Having been both, I am unaware of any scribe who sees patients, does physical examinations and provides prescriptions.

 

For some reason, the fact that another practice functions differently than yours is very bothersome to you.  Even though there are entire specialties that work like this.  

 

Wait a second...only a Sith thinks in absolutes!

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I am transitioning into a new job.   Two months in.  The goal is to see 15+ patients in a ten hour shift.  I am at about 10-11 on a good day.   We leave a good portion of my schedule open for patients who need same day appointments, as their PCPs are usually full.  There is time built in to chart, catch up on patient messages, cover other providers' boxes, and attend grand rounds or other trainings.

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this is what we call a glorified scribe, he "pops" his head in to bill full rate while you do all the work. this is a complete waste of your training and will not help you in outside "real" practice of medicine. i look down at PAs who belittle our glorious profession by such degrading behaviour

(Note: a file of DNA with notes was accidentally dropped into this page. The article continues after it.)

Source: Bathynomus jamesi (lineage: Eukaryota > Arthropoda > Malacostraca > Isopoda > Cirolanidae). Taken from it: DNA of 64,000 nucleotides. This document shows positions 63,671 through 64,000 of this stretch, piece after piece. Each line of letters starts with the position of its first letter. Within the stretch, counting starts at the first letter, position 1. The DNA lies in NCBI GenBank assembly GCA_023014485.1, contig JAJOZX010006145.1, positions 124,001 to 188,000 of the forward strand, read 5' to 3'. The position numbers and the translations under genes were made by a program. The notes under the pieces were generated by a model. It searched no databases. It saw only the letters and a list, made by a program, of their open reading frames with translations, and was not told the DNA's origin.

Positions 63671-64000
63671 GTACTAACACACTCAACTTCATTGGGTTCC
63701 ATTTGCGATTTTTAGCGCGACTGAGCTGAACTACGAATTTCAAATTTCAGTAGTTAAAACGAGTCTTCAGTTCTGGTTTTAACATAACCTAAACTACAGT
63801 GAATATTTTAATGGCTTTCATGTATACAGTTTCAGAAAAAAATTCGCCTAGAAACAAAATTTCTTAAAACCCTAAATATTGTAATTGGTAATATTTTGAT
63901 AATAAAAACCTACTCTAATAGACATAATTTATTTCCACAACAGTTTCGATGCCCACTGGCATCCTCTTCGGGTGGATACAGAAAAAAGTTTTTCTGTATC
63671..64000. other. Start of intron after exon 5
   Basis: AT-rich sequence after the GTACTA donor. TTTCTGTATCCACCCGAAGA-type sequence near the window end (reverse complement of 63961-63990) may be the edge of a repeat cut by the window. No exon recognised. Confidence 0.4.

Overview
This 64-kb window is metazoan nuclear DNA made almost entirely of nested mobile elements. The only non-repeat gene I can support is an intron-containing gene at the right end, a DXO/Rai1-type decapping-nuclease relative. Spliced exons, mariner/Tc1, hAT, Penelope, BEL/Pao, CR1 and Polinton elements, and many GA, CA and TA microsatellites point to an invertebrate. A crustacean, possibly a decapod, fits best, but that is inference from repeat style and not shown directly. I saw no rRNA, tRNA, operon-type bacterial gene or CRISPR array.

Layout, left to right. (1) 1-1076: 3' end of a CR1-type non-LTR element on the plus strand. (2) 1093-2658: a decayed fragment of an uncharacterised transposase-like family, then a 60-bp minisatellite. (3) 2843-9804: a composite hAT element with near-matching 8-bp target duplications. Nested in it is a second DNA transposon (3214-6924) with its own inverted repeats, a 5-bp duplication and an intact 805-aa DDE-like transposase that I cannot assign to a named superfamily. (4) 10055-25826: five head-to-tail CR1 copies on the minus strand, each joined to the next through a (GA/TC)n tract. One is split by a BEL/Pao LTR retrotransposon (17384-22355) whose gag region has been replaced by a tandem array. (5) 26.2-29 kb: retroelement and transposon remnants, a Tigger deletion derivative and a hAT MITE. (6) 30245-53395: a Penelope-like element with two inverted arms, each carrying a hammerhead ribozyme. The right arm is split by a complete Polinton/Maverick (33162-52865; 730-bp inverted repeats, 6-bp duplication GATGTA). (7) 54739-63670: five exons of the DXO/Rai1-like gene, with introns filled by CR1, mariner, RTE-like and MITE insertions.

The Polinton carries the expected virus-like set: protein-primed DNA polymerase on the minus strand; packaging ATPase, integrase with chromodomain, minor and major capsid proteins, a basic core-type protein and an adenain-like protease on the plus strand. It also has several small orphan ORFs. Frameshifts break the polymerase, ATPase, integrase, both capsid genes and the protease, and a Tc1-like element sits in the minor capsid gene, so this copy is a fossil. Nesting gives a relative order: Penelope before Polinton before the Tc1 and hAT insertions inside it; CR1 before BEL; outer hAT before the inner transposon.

Look down on it all you want. I love the setup.

 

If you'd like a shit job where you work your ass off and incur a doctor's liability without the pay to go with it, have at it, hoss. I'll take the fun, interesting, less stressful job with cool bosses and research component.

 

PS: Calm down with obvious bitterness. It's not a good look, friend.

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Having been both, I am unaware of any scribe who sees patients, does physical examinations and provides prescriptions.

 

For some reason, the fact that another practice functions differently than yours is very bothersome to you.  Even though there are entire specialties that work like this.  

 

Wait a second...only a Sith thinks in absolutes!

 

Exactly. I've interviewed at multiple specialty practices and a good portion are run this way.

 

Ultimately, this setup is a great business move for the physician owners: they get to see more patients and get to bill higher.

 

And it's good for us: no liability at all, little to no stress, work is finished at work (and I have legit 40 hour week). Plus, I get paid well and have great benefits. And, as I said, I'm intimately involved in research to the point that I actually feel like I'm making a difference in medicine as a whole, instead of just churning out patients.

 

Way way better than my previous military primary care job where I had complete autonomy, but was getting crapped on constantly and regularly working 60+ hours per week with that feeling of impending doom before going to work.

 

I'm never leaving this job!

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Look down on it all you want. I love the setup.

 

If you'd like a shit job where you work your ass off and incur a doctor's liability without the pay to go with it, have at it, hoss. I'll take the fun, interesting, less stressful job with cool bosses and research component.

 

PS: Calm down with obvious bitterness. It's not a good look, friend.

typical nurse response